Last Monday was my finals-week exam time to return my comp. students' portfolios. The following day my real-life non-permanent job began... down the hall from the English Dept. copier, couch and mailboxes I've known and loved for two years.
Rewind: Back in February I was in full freak-out mode over applying for jobs to begin, yes, 6 months later. In Chicago. When you don't have a local address and use your cover letter to explain your eager but far-in-the-future relocation, you're doomed. Only later (a few weeks ago) was it confirmed by a friend that you do in fact have to ensure a few little omissions make it into (out of?) your cover letter ("I am available for interviews next week." "Please contact me at my local address." etc.). But, in all that chaos I managed to send in an application for temporary work through HR at the University. A week before the end of classes I came upon the job offer at a restaurant from the chair of the dept. I had precisely one day to transition from T.A./grad student to Administrative Associate for the summer months.
So I jumped in. It feels the same, really. My own office, check. Thermostat that's broken and always too high, check. Oh, how there are many office supplies at my fingertips. And, oh, how the job requires organization. I'm in Excel heaven. I'm still slightly confused at every turn regarding forms. My duties include but are not limited to: walking down the hall to check my mailbox seventeen times a day, awaiting for the invoice/phone bill/returned copies of travel reimbursement forms, or walking to the copier (often at the same time I decide to check my mailbox) for photocopies. Because this job requires lots of record-keeping. It also requires understanding for all departmental procedure regarding business interaction with Human Resource, Business Services and the fund-giving foundation here. I've slowly been training in Banner, the University database structure, for all financial needs. ThisIsAlltooAlientoMe. And so is this staple remover. We found one in the office and cannot figure out how it removes staples.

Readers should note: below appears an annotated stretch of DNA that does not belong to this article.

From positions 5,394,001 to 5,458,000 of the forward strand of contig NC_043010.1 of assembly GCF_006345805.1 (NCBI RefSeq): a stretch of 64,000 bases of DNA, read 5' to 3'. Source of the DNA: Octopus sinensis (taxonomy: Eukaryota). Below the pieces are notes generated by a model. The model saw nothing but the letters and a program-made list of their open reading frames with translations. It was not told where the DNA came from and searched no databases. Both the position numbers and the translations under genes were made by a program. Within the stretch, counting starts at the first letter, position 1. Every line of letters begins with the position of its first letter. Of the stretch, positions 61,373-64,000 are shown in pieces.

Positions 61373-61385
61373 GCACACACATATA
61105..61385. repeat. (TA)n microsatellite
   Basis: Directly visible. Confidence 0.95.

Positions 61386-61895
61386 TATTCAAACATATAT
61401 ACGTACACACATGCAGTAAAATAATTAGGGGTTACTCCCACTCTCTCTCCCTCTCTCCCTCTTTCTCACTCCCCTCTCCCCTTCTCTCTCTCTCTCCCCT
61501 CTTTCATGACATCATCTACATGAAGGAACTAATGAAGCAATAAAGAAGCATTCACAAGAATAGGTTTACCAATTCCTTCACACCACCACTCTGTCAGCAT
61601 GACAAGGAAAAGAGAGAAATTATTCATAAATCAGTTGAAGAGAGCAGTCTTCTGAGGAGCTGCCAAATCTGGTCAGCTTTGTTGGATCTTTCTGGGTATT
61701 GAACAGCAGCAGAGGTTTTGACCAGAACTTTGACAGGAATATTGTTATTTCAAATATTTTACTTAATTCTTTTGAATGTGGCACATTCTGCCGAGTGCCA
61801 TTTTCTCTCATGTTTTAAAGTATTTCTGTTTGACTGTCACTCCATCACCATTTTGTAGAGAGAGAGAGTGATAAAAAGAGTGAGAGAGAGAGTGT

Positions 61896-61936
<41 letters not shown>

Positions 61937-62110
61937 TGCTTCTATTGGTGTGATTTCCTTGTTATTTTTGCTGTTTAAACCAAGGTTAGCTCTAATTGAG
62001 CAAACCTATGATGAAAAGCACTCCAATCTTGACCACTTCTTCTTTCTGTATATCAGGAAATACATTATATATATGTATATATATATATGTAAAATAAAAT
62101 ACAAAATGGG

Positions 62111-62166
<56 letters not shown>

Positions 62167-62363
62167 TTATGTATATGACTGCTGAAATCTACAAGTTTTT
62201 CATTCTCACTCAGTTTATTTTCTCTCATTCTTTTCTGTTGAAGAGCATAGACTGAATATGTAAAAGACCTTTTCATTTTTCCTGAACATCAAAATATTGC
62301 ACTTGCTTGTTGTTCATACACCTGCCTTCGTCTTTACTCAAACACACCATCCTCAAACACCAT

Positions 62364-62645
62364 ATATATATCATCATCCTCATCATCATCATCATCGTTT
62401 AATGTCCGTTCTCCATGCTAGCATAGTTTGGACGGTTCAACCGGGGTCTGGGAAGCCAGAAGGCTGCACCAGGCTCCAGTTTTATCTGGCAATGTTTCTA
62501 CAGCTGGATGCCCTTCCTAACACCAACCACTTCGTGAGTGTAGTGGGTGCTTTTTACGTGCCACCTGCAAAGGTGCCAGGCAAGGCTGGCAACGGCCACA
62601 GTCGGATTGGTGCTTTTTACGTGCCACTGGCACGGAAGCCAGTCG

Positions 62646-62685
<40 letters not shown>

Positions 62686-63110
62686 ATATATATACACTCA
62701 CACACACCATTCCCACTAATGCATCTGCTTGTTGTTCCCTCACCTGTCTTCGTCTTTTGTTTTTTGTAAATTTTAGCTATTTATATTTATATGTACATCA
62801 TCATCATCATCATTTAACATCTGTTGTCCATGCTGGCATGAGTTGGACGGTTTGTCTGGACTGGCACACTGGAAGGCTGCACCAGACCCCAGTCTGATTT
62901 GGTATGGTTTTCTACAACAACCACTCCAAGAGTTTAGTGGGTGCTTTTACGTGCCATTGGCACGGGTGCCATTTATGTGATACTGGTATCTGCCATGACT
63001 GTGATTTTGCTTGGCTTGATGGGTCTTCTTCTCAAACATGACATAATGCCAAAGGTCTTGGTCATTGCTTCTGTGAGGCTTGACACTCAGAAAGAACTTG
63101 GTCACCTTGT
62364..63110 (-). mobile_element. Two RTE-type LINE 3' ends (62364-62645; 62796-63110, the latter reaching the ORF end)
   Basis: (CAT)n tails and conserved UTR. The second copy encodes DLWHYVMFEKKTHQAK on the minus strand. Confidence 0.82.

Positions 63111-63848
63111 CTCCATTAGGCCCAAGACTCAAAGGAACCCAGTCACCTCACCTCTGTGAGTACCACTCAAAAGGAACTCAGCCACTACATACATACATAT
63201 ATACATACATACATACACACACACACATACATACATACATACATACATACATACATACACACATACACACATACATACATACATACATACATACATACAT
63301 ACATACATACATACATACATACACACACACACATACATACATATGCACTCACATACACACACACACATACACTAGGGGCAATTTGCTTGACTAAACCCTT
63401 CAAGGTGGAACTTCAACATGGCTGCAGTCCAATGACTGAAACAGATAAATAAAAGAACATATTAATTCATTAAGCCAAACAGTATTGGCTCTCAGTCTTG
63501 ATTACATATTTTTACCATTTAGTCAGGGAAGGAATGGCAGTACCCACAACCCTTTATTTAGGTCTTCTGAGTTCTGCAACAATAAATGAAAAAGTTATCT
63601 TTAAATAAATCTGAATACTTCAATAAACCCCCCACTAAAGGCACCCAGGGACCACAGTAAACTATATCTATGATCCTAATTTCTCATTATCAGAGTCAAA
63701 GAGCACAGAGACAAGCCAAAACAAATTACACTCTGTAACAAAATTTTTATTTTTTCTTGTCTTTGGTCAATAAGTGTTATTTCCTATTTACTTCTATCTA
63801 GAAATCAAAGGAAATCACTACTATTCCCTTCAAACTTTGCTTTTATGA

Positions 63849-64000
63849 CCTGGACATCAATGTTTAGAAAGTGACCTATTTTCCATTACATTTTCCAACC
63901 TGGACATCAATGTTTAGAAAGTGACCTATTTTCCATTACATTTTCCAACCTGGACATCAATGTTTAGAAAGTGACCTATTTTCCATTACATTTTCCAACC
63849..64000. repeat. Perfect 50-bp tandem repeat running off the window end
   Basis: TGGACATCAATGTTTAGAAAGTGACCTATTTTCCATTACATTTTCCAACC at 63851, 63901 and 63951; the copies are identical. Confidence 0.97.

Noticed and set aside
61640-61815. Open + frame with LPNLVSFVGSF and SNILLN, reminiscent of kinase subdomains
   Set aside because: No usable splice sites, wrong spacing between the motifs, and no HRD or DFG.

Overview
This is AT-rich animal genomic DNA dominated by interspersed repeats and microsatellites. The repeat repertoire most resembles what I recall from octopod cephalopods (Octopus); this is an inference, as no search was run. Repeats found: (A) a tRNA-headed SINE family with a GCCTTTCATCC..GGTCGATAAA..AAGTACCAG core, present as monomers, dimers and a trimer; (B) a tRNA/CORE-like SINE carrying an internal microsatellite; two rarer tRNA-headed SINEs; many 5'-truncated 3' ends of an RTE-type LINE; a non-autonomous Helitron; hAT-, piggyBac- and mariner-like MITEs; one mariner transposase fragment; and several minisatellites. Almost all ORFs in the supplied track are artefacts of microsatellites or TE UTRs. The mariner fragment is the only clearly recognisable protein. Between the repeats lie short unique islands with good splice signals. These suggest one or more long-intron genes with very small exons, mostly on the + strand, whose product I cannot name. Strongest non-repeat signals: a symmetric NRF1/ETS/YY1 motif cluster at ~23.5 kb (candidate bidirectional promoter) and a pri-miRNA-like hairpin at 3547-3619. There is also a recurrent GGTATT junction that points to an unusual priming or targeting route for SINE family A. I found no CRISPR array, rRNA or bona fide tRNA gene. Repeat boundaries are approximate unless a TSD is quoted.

What's more difficult without this new phase is how to deal with the rest of my day when office duties and departmental assistance are not required. I wake up now at 6am (okay, okay, 6:30), grab coffee and out the door at 7:30, to arrive at 8, lunch at 12, home at 5. I've restarted novel reading at my lunch hour (Amidon's Human Capital, currently). I should be walking Mt. Sentinel on lunch breaks; I've two weddings to attend this summer. Even more obscene: I've forgotten how to correctly surf the Internet and read whole articles about politics, literature, cute animals. I miss learning about Edwards' endorsement of Obama. About who's reviewing what new collection of poetry. About what Slate has to say about any of it.
Sure, this isn't new to anyone. The office environment is known and loved(?) by many. I've worked jobs before just like this-- one for a health care company (gasp), contracted by Xerox. I sorted mail. I made spreadsheets. But...when will I sit down and write? When will I reassess (or dare to even look at) my manuscript in that crumbled pile of old mail and trash accumulating at home. You should see my car. It looks like I've lived in it for days. And there's bird shit on the car door that I haven't cleaned off. I must address that situation. Tomorrow.